Cook the puree ingredients properly
In nearly all cases, your base ingredients will include onions and/or tomatoes; but did you know that the onions we get in Australia are bigger and have a higher water content than their Indian counterparts? This means that more cooking time is required, but you can speed up the process by slicing the onion, which can then be boiled and pureed, or deep fried till golden brown then pureed.
Now you have the perfect puree ready to use in your Indian curry.
Sauté your paste
If you’re using a blanched or fried paste in your curry, make sure you sauté it in order to extract the maximum FLAVOR. At this stage ginger and garlic can be added to taste.
Mixing the right spices
Now this is the tricky part – and it requires a hell lot of experience to blend spices from scratch – to overcome this you can easily buy dry masala for Indian curries and follow the instruction about how much to use. Otherwise, it can take months if not years of trial and error to get the mix right.
Adjust the sweet or sourness
Balancing a curry’s taste is very important. If you like your curries sweet then use a brown onion paste, as caramelised onion gives it that sweet taste. A word of warning: be careful when frying your onion. It has to be a golden brown – even the slightest change in color can make your curry bitter. Adding sugar is another option; and if you’re making a tomato-based curry, honey can also be used.
Use nuts and seeds
All commercial cooks use some sort of nuts in their gravy. Firstly, nuts and/or seeds give your curry a nice texture as they can work as a thickening agent. Secondly, they are essential if you’re after a nutty taste.
Some of the most common nuts and seeds used in curries are:
Poppy seed paste
Sesame seed paste
Melon seed paste
Adjust the texture
Before you begin making your curry, you will need to decide what sort of texture you want your curry to have. If you’re after a soft, smooth and silky curry you should allow your gravy to cool and then blend it in a blender to make a fine paste. To make your gravy super fine, you can strain it through a sieve. On the other hand, if you want your curry to be on the coarse side, then use chopped onion, garlic and tomato to make the gravy, and DO NOT BLEND.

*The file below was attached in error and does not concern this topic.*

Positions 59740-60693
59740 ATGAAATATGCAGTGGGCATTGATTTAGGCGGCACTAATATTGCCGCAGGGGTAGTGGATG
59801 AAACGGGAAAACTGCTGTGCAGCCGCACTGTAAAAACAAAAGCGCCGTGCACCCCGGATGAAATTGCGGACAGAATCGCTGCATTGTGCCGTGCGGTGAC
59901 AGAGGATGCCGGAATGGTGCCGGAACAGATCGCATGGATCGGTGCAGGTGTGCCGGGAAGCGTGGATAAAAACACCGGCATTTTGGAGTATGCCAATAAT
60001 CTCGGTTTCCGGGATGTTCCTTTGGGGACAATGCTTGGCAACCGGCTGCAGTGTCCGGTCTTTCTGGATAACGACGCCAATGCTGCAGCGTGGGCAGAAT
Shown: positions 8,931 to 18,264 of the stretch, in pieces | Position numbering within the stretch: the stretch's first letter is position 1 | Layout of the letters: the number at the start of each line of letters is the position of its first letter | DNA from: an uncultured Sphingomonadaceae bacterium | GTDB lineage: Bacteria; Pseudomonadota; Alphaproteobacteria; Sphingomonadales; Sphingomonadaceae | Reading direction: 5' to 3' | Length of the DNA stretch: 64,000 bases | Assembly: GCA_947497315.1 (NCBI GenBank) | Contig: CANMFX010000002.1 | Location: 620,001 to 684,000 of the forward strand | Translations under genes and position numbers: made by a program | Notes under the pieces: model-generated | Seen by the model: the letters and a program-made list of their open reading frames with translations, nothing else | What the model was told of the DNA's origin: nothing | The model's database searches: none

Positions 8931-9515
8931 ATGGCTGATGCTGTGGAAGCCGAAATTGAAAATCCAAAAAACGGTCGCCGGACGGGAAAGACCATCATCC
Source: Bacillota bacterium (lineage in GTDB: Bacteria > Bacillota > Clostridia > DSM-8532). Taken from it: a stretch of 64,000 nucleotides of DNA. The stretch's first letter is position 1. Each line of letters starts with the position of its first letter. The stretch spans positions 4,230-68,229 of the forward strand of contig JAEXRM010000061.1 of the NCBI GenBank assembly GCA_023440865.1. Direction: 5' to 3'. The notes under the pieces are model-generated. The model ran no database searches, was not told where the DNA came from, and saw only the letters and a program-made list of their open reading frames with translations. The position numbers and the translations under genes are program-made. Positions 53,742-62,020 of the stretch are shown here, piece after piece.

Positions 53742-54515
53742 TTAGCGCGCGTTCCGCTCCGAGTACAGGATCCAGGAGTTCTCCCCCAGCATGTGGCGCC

Final “tardka” or the final touch
This step is required to add the final aromatic spices to the curry. These spices should NOT be cooked for a long time as they all have a very bitter taste and we add them at the last moment. Heat up some “desi ghee” (clarified butter). Whilst this is being heated, sprinkle a very small quantity of spices over your finished curry. Then pour the hot “desi ghee” on top. Cover immediately with a lid to trap all the flavours.
The most commonly used finishing spices are:
Nutmeg (for lamb)
Mace (for chicken)
Garam Masala (for all types of onion and tomato-based gravy)
Asafetida powder (for yellow lentils)
Fennel powder (for kormas)
Don’t forget to garnish
Various types of garnish can be used to decorate your curry depending upon the texture and color of, and can add to the presentation.
Commonly used garnishes include:
Fresh cream or butter
Selecting a serving dish
Presentation is an important aspect of your curry. A good choice in dishware can set off the colors and texture of your curry – a bad choice can leave it looking flat and unappealing. If you’re after an authentic feel, then you can follow the following guidelines:
Copper and brass dishware are universal and can be used with any Indian dishes.
Clay or earthenware pots work well with all non-vegetarian curries.
Steel looks great with lentil-based dishes.
Enjoy it with your hands!
Preparing curries requires lot of time and effort, so after all this hard work it should be enjoyed in a relaxed atmosphere, preferably with a glass of your favorite wine.
And remember: always use your hands to mop up your favorite curry using any spare rice or bread – and don’t forget to lick your fingers; you don’t want to waste any!